10 Most Common IT Questions
March 27th, 2019 by ClientTech
1. Do I really need to change my password often?
The answer to this is simple: yes. Changing your password regularly limits account breachers, prevents leaks, and protects your private information. Whether it’s your email, social media, online bill pay or online banking software, changing your password regularly helps protect you from unwanted scams, hacks, and potential data loss.
2. Are my files safe if I upload them to online websites?
While some websites are safe, there are many websites that simply aren’t. Just recently, all images and data that was stored on Myspace.com were lost. While many people still used Myspace.com as a way of storing old memories, they didn’t think to export the images and save them to a more reliable database, like a cloud software.
3. Why is there a need for IT? Aren’t bots just sci-fi related?
Every day, we work diligently to ensure that the technology you rely on to run your business is secure, up to date, running smoothly and helping you succeed. In a perfect world that would mean that no server ever crashed, no virus ever downloaded, and no hardware ever failed. But, these things happen. Bots, though by the sound of the word, sound much like a sci-fi drama, are actual real threats in the business and personal world of the internet. Malicious bots can cause a lot of damage to data and files and often steal passwords, obtain financial information, launch DoS attacks, open back doors on an infected computer and other harmful things that are detrimental.
4. What is the Cloud? How does it work?
When you hear that your data or photos are stored on the cloud, tech professionals aren’t referring to the white clouds in the sky. Instead, they’re referring to software run on the internet, rather than your computer, that hosts data. Cloud services include Google Drive, Apple iCloud, Dropbox and Microsoft OneDrive. The benefits of storing your files on the cloud allow for easy access across all devices granted you have access to the internet.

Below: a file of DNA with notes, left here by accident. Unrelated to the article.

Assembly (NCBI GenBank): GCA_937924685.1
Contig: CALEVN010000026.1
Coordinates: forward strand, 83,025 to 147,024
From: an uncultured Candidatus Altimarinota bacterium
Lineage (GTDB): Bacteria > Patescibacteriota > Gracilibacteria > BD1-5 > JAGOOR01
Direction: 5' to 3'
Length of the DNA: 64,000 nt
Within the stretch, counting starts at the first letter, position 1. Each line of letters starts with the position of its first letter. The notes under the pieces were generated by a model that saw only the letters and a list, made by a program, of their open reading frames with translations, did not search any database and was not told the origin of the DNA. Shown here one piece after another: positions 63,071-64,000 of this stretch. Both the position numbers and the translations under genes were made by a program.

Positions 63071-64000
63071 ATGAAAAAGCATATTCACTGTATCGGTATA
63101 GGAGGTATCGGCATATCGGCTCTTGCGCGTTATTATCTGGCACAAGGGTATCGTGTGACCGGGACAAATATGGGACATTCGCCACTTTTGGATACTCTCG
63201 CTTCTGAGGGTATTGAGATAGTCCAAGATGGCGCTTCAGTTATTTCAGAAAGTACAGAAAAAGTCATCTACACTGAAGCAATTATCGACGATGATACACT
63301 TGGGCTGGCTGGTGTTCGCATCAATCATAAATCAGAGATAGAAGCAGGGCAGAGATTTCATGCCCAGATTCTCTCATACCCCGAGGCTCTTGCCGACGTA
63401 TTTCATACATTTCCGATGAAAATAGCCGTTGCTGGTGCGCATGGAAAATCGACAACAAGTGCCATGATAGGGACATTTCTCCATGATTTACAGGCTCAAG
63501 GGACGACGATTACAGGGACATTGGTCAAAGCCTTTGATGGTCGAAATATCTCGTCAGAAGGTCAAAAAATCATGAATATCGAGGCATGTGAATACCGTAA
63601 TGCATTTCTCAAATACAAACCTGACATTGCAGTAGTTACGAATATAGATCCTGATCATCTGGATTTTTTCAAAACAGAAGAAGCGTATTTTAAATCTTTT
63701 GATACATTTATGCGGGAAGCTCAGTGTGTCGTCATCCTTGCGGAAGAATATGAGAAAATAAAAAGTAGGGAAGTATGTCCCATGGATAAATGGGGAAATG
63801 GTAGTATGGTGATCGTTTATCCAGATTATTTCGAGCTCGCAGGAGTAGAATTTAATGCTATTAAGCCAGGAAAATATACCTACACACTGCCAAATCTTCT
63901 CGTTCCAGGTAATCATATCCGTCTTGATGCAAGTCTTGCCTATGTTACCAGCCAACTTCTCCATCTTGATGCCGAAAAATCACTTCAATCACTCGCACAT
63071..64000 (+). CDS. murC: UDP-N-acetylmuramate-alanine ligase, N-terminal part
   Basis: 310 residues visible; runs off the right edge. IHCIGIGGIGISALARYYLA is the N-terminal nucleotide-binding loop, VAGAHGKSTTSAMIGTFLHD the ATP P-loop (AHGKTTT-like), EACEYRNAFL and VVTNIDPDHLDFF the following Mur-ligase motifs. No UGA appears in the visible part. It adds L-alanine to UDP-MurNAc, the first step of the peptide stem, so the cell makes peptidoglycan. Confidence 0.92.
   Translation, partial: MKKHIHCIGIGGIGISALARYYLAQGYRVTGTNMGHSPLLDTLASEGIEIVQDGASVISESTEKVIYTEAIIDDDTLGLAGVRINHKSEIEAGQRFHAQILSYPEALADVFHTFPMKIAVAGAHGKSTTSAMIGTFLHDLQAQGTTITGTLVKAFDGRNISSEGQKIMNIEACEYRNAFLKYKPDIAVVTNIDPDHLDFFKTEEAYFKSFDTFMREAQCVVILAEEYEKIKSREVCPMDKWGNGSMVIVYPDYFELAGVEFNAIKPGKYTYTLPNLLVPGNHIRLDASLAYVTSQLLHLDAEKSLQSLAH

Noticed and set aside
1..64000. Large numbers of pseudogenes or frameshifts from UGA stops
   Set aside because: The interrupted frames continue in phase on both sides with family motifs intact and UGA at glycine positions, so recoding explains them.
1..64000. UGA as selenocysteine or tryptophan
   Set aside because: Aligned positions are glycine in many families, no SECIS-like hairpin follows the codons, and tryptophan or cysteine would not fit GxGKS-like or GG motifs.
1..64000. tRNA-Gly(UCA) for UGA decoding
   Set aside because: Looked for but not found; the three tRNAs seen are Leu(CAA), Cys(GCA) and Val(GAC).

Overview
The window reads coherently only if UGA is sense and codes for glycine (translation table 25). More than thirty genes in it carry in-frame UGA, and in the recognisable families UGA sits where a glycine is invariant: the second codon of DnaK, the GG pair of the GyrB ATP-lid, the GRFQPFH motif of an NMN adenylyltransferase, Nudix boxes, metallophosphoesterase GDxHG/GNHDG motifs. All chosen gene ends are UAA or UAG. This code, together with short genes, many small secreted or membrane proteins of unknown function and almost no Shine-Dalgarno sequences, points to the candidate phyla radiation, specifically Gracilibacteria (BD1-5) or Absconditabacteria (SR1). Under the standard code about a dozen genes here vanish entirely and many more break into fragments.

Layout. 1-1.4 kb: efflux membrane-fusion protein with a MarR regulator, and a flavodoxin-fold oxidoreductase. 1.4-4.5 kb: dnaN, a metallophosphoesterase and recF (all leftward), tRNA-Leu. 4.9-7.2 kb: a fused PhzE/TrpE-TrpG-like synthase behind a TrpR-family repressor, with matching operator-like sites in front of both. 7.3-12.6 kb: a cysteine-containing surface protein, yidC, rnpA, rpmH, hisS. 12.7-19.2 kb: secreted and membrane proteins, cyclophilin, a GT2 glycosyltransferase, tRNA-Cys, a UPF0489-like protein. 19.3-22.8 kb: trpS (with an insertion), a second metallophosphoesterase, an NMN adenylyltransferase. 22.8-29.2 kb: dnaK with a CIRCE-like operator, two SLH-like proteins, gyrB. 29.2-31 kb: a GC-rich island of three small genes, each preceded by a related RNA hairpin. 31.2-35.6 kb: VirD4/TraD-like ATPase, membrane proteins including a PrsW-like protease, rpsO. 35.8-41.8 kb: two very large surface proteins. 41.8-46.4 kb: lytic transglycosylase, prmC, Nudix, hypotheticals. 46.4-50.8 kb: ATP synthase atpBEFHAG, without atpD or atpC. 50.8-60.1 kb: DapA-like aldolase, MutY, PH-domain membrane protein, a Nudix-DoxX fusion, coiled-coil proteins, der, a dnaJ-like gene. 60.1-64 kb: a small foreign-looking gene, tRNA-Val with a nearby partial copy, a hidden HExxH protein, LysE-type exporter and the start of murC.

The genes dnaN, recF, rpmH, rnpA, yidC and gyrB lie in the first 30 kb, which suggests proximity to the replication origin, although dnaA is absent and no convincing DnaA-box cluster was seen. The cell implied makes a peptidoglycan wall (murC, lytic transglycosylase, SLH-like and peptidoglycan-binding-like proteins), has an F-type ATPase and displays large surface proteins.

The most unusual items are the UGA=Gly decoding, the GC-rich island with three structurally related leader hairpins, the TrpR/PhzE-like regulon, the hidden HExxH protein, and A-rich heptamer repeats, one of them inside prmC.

5. Can Facebook polls and quizzes hack my computer and/or files?
Recently, Facebook users across the world are taking part in fun, quirky Facebook games and polls. For the game to compute an answer, it asks various questions like: What’s your favorite color? Where did you grow up? What’s your Mother’s maiden name? Where did you go to high school?
While it seems completely innocent, giving possible hackers answers to personal questions opens the doors for hackers and digital threats to take place.
6. Does it matter who buys my domain name?
Absolutely. When you purchase a domain for a new or existing website, it is important that a business owner or partner handle the domain information. Often times, a non-essential employee buys the domain for the company, and when the employee is no longer with the company, the company loses access to the domain login and additional information that is needed to make updates and ensure the website is online.
7. When traveling, is it safe to use my phone?
When traveling, it’s important to be aware of public wifi. In addition, it’s important to use apps that are safe and reliable. According to Norton, “You’d never leave your passport laying around your hotel room, giving access to your personal identity. But by using unsecured public Wi-Fi while you travel, you could be exposing data that could make your online accounts vulnerable and put you at risk for identity theft..”
8. Is my network in my office safe? Do I need an IT company to help set it up?
Depending on your level of security, your business network may not be safe. To increase your safety, be sure to have separate wifi access for guests, change the default password for the router, use a VPN, use WPA2 encryption, and stay up to date with software updates.
9. Does my email extort data from my conversations?
Using certain email providers, like Gmail’s free accounts, opens your emails up for data extortion. This is ultimately a huge red flag for data security. The Verge says, “Gmail’s access settings allows data companies and app developers to see people’s emails and view private details, including recipient addresses, time stamps, and entire messages. And while those apps do need to receive user consent, the consent form isn’t exactly clear that it would allow humans — and not just computers — to read your emails.”
10. Can’t I just train one of my employees to handle my IT needs?
Let’s face it, Information Technology is evolving constantly. Training and equipping a staff member to handle your IT needs will, in the end, cost you more, and leave you open to possible threats that they just aren’t prepared to handle. Client Tech specializes in conforming to fit the needs of a business’ IT needs, rather than making a business fit their mold. Client Tech uses its knowledge to eliminate hackers and threats while increasing company security and digital protection.